By Tunde Osho
Foreign reserves have hit a three-year high at $40.4 billion, data from the Central Bank of Nigeria (CBN) have shown.
The figure indicated an increase of about $1 billion between December 2017 and January 2018.
The CBN said the new reserves level was as projected by Governor Godwin Emefiele in November during the Chartered Institute of Bankers (CIBN) Annual Bankers’ Dinner in Lagos.
The CBN has injected $210 million into the interbank Foreign Exchange Market in the first round of trading for the year. The fund will enable the regulator meet forex demands at the retail-end of the market, including requests in the wholesale, Small and Medium Enterprises (SMEs) and invisibles segments of the market.
A breakdown of the figure shows that the CBN offered $100 million to the Wholesale sector. The Small and Medium Enterprises (SMEs) and invisibles windows each received $55 million.
Confirming the foreign reserves figure, the Acting Director in charge of Corporate Communications at the CBN, Isaac Okorafor, attributed the accretion to the country’s reserves to the bank’s strategy to effectively manage forex demand by various sectors of the economy.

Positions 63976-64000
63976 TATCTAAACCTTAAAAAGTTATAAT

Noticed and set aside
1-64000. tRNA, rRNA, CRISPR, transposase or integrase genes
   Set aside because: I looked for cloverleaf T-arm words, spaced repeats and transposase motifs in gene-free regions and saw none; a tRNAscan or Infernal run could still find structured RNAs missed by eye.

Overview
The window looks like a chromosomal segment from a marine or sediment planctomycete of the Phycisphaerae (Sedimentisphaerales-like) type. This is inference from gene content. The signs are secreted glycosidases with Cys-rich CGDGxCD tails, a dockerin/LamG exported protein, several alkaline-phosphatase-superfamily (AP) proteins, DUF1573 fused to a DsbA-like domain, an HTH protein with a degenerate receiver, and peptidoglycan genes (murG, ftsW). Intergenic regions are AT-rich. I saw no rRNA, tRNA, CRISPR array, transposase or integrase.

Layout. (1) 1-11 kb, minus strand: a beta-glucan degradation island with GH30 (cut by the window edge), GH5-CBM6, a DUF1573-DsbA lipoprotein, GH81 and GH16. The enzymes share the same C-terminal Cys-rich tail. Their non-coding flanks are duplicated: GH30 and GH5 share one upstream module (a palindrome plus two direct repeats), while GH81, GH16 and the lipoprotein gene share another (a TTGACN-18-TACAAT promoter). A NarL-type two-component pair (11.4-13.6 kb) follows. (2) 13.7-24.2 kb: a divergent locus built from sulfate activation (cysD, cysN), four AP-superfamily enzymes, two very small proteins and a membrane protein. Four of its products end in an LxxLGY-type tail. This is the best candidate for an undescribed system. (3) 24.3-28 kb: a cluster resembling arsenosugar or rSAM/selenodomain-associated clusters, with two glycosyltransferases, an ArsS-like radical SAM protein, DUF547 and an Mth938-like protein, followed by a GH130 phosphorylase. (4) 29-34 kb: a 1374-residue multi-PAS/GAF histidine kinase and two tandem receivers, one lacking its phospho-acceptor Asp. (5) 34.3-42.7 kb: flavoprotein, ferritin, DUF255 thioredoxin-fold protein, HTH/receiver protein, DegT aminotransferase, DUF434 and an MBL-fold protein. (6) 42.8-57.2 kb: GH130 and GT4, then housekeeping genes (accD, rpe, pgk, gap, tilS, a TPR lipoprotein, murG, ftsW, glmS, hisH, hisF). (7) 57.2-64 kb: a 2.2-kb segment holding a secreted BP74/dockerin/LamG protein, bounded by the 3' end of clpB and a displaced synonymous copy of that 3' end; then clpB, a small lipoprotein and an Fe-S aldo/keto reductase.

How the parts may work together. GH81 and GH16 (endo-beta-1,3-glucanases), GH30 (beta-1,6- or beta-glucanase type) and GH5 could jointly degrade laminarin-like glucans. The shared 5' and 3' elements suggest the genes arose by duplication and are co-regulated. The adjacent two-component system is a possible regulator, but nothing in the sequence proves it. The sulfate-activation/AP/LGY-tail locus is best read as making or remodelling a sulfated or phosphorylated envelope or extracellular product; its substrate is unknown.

Citing the CBN’s policy restricting access to forex to importers of some 41 items as the major turning point, Okorafor said the policy helped to stop the bleeding of the country’s external reserves, which witnessed heavy depletion due to huge import bills and other debt obligations.
According to him, the CBN’s policy ensured a decline in Nigeria’s import bills from over $5 billion monthly in 2015 to about $1.5 billion in 2017.
He expressed optimism that with determination of the bank and the cooperation of fiscal authorities, the external reserves will continue to enjoy more accretion in 2018.